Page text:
7th Regiment Advanced Camp (CLC) Alpha and Bravo Company Cadets attend the Commitment and Army Profession Seminar (CAPS) at Elizabethtown Community and Technical College (ECTC) in Elizabethtown, Ky., to listen to Medal of Honor recipient and retired Col. Roger Donlon July 29.
Donlon was the first person to receive a Medal of Honor for the Vietnam War and was the first member of the U.S. Army Special Forces. Donlon spoke with the Cadets about his experience during the war and gave them advice on how to be better leaders in the Army.
“I know you all came out of field exercises recently. You may have found yourself moving from point A to point B, but you were also finding yourselves in other ways as well,” Donlon said. “I would encourage you to look at the word discouragement and look at the core, which is courage. You all have shown that you have the courage and character to stand up and accept something bigger than all of you.”
Cdt. Kiersten Suttles, Carson—Newman University, a native of Ringgold, Ga., said it was an honor to hear the wisdom of a Medal of Honor recipient.
“This was a chance of a lifetime to be in the presence of a Medal of Honor recipient,” Suttles said. “He said that you can carry your rucksack no matter how much it weighs, and I took that literally because our rucks are pretty heavy this summer and I have felt discouraged this summer. To hear him talk about finding courage inside of discouragement is pretty inspiring.”
Cdt. Matthew Wolfe, Texas A&M University, also found the experience of hearing Donlon speak inspiring.
“The feeling of being in the room and being in his presence was both welcoming and exhilarating at the same time. He is a man that you know has a wealth of knowledge, and he has seen so much and has a lot to offer. Everything he said had passion and was genuine,” Wolfe said.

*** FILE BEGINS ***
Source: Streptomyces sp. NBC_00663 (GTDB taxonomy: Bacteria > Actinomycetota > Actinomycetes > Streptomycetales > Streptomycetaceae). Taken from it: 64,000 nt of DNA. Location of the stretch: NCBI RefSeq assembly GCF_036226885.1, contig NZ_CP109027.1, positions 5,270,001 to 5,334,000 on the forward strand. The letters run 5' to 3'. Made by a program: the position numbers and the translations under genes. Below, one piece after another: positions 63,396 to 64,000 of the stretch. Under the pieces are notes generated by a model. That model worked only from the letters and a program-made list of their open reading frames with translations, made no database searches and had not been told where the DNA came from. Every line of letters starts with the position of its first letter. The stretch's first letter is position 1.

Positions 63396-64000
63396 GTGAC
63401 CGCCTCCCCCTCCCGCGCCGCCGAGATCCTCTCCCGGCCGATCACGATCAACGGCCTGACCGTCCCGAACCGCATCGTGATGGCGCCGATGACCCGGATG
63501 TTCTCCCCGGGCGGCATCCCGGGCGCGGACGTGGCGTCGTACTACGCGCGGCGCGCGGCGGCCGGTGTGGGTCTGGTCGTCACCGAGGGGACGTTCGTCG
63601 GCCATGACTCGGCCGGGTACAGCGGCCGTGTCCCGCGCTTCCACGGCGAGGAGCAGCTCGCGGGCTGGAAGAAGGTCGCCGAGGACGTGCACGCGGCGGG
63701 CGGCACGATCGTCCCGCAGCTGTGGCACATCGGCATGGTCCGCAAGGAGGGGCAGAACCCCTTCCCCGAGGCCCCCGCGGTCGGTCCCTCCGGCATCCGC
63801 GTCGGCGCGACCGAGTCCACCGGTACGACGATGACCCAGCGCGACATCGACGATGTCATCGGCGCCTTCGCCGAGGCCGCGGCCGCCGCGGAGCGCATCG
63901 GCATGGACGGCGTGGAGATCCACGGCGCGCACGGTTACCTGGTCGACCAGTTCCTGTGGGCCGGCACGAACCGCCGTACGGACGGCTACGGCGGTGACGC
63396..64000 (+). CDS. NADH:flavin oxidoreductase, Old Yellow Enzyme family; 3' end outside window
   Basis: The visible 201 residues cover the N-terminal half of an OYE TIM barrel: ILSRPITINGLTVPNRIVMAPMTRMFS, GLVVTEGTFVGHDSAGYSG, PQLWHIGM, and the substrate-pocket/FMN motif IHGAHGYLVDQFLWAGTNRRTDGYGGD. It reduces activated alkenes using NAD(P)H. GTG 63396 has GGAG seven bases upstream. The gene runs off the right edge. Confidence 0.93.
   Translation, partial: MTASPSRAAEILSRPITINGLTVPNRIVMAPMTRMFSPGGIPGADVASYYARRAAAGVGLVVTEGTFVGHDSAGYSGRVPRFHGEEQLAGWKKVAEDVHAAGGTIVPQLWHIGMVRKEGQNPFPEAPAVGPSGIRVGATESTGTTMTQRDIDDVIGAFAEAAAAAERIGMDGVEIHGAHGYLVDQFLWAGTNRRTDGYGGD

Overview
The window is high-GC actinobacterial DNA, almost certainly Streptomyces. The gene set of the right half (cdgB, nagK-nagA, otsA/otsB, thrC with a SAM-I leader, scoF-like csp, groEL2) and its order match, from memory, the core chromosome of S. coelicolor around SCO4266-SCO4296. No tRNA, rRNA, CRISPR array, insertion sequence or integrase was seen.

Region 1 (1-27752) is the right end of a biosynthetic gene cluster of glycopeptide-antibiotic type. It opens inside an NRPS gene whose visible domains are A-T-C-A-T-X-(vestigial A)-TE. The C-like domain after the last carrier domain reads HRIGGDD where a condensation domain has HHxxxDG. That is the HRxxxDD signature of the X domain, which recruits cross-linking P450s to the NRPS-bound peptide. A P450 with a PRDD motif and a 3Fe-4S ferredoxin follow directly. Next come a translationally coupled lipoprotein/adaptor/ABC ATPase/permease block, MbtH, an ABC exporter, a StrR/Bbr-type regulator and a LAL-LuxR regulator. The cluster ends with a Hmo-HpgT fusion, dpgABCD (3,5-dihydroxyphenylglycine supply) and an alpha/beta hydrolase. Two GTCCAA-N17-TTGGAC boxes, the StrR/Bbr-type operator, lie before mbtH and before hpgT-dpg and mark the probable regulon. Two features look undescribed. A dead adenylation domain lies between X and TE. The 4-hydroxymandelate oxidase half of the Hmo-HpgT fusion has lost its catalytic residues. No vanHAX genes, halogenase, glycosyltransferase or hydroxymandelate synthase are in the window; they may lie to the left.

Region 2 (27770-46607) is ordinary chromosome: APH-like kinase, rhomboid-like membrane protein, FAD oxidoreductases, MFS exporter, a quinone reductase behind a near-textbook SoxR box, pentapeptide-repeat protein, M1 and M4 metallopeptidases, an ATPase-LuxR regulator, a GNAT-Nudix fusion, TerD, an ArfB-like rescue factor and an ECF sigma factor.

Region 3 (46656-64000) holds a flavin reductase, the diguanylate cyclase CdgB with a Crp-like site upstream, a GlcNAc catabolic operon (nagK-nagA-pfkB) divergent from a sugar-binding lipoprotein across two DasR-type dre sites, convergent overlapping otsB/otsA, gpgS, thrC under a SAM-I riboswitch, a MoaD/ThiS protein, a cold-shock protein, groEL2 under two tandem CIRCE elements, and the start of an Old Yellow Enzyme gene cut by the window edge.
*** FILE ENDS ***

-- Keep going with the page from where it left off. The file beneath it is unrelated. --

Suttles said she felt like she and her fellow Cadets could draw knowledge from Donlon’s stories that he shared.
“It was a great honor to hear him speak and hear his story,” Suttles said. “There are only a handful of recipients and he took the time out of his life to speak with us. We are going to be leaders in the Army one day and his story was encouragement for us to be that someday. It was a great experience.”
Wolfe said he felt that Donlon’s message could apply to the Cadets experience during summer training.
“He gives you the idea of being resilient,” Wolfe said. “Everyone has their own personal struggles. A lot of people here found being out on the field challenging, and they had to push through it all. You have to know that there are people who will pick you up when you fall down and to continue to work as a team to get through it.”
After his inspirational speech, the Cadets stood and applauded Donlon before singing the Army Song.